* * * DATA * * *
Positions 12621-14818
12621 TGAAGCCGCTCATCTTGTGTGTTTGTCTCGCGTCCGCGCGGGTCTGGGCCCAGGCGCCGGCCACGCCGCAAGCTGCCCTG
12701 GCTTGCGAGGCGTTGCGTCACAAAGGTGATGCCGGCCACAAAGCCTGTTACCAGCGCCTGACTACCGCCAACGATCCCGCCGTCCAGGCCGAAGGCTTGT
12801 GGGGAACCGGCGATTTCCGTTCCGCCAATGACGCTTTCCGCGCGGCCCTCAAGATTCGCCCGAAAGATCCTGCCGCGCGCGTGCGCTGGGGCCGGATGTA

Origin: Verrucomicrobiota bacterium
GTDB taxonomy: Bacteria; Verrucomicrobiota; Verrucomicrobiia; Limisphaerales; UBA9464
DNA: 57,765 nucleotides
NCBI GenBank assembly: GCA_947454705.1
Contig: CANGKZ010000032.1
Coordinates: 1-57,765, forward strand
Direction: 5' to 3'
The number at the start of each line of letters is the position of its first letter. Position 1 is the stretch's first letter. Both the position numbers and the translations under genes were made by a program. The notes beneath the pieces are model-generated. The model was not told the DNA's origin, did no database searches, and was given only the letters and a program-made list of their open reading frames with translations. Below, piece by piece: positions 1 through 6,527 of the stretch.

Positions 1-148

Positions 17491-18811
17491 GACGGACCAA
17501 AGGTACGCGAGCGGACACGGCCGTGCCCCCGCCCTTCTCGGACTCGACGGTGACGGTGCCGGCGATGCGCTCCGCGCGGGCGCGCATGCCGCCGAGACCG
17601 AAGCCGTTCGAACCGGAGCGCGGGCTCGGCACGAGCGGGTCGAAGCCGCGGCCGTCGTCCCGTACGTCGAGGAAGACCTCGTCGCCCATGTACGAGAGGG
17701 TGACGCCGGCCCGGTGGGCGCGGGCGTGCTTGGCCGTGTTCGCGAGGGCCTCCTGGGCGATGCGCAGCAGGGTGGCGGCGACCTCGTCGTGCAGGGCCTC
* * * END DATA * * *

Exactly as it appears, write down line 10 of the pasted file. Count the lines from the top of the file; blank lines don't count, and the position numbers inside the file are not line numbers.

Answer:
Coordinates: 1-57,765, forward strand